We don't know if you've noticed, but this is shaping up as the greatest Comeback Player of the Year race in NFL history.
By definition, the CPOY Award is given to a player who "shows perseverance in overcoming adversity, in the form of not being in the NFL the previous year, a severe injury, or simply poor performance."
It's a pretty loose interpretation, and one that allows for a host of qualified candidates. Let's break down the Top 10, from longshot to favorite.
8. Eric Berry
Adversity to overcome: Torn ACL
Berry was actively being positioned as the league's next great safety before he blew out his knee in Week 1. Given plenty of rehab time, Berry could again be a difference-maker in the secondary. Working against him? Only two defensive players have won this award in the past 10 years.
7. Peyton Hillis
Adversity to overcome: Strep throat, hamstring, Madden curse, gross teammate dissension
Because Browns fans are a tortured people, it's almost inevitable that Hillis will rush for 800 yards and 11 touchdowns on 180 carries. He'll then re-sign with Cleveland for big money and miss the first six weeks of the 2013 season with chicken pox.
6. Jamaal Charles
Adversity to overcome: Torn ACL, catatonic fantasy owners
Charles -- like teammate Berry -- has the benefit of extra rehab time having suffered his knee injury in Week 2 last season. Hillis could steal some touches, but Charles is too dynamic a player to discount.
5. Chris Johnson
Adversity to overcome: Being mockingly referred to as CJ1K for a calendar year
You have to wonder how much of Johnson's 2011 struggles went back to the lockout that rolled into a lengthy contract holdout. After a humbling season and a full offseason of workouts with Tennessee Titans teammates, Johnson should return to stud territory.
4. Randy Moss
Adversity to overcome: Out of football since 2010, Father Time, aversion to non-cash transactions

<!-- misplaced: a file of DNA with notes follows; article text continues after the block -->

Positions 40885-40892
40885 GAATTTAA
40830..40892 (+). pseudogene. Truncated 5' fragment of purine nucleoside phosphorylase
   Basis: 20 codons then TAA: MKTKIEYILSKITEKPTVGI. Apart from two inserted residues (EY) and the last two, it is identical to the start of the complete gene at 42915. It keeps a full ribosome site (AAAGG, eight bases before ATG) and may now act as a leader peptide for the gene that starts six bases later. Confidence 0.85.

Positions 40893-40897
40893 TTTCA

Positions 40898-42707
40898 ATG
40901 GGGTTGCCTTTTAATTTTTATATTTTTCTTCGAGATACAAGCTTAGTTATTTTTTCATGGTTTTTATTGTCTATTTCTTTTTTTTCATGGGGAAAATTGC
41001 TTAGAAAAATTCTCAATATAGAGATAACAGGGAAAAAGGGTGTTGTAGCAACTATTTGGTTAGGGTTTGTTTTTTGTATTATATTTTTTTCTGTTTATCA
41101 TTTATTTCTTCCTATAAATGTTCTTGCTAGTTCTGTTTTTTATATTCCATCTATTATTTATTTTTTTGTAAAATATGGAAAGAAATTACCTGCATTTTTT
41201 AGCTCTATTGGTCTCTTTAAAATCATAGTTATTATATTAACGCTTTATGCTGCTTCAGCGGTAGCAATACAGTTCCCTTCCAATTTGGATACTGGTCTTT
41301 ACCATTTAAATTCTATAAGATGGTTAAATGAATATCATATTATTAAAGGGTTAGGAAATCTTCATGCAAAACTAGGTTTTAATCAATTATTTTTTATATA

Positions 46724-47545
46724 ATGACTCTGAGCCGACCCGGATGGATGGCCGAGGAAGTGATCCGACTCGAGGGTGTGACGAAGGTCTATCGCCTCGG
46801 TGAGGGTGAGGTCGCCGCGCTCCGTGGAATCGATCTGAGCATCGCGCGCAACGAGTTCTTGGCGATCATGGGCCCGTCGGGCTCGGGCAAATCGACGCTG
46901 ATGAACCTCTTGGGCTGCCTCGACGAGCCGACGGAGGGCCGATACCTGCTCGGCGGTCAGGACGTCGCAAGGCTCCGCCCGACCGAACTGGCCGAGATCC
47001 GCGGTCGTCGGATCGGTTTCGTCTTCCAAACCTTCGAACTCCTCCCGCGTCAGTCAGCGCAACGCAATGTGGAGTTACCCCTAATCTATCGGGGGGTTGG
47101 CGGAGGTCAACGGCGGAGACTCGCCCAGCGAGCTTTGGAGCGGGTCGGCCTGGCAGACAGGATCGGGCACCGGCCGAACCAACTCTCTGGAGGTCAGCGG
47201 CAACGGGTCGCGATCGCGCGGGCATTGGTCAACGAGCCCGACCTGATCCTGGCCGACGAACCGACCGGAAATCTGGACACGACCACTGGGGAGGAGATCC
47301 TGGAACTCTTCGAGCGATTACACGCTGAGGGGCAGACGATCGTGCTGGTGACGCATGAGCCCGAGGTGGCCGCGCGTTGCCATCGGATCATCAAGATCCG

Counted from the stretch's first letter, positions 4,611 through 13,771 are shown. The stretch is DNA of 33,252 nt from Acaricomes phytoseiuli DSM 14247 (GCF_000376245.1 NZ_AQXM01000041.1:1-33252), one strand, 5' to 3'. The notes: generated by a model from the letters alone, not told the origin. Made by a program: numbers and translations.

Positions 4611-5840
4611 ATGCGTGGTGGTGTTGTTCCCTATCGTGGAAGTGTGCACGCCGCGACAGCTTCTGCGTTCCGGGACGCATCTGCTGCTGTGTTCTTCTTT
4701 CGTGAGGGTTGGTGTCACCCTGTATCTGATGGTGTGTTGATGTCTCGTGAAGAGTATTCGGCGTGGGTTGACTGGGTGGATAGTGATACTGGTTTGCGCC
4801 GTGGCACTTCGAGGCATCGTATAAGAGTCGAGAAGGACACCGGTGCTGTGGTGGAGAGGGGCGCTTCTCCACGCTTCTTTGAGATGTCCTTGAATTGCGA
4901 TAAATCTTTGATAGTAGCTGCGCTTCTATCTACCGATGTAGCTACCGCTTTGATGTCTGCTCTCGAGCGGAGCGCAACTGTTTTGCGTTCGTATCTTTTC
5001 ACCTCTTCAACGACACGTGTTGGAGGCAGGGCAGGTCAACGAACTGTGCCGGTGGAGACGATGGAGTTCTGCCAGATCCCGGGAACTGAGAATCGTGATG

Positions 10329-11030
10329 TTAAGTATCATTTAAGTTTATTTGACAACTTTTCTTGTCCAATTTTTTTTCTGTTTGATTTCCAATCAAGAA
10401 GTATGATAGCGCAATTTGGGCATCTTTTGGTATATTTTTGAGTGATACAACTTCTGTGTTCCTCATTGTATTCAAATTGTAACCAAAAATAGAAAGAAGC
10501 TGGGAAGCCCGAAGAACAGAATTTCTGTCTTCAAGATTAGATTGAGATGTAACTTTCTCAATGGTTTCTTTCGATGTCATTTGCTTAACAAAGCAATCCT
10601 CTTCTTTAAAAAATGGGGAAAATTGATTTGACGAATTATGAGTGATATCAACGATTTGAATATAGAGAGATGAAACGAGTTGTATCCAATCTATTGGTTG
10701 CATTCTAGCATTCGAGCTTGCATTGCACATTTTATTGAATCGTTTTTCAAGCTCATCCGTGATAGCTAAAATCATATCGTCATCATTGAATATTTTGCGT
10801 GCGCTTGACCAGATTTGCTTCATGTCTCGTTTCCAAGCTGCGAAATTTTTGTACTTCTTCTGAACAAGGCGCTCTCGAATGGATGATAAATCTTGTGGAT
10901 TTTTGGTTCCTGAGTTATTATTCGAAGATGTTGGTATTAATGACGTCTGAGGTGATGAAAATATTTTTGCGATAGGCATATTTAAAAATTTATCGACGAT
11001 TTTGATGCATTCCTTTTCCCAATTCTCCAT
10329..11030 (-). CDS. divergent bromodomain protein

3. Terrell Owens
Adversity to overcome: Out of football since 2010, torn ACL, Father Time, Allen Wranglers stink, abandoned softball teammates
I once referred to his situation as the darkest timeline. Now he's the dark horse. T.O. should have no problem climbing the Seahawks' depth chart, and he still has the speed and size to get open, even at 38. If Matt Flynn looks his way, Owens should get his customary 1,000 yards and 10 touchdowns. Not as crazy as people think.
Peterson is arguably the greatest running back of his generation, so it's not impossible to imagine he puts up a representative season if he plays all 16 games. But he had surgery to rebuild his knee on Dec. 30. It likely will take him into the season to start feeling like his old self, and the Vikings are sure to be cautious with his pitch count.
1. Peyton Manning
Adversity to overcome: Missed entirety of 2011 season, four neck surgeries, embedded Tebowmaniacs
Manning looked healthy in his first preseason cameo, and he has the weapons around him to put up another 4,000 yards, 30-plus touchdown season if he can stay upright. He'll also be the sentimental favorite of voters on account of his impeccable media savvy. The clear favorite.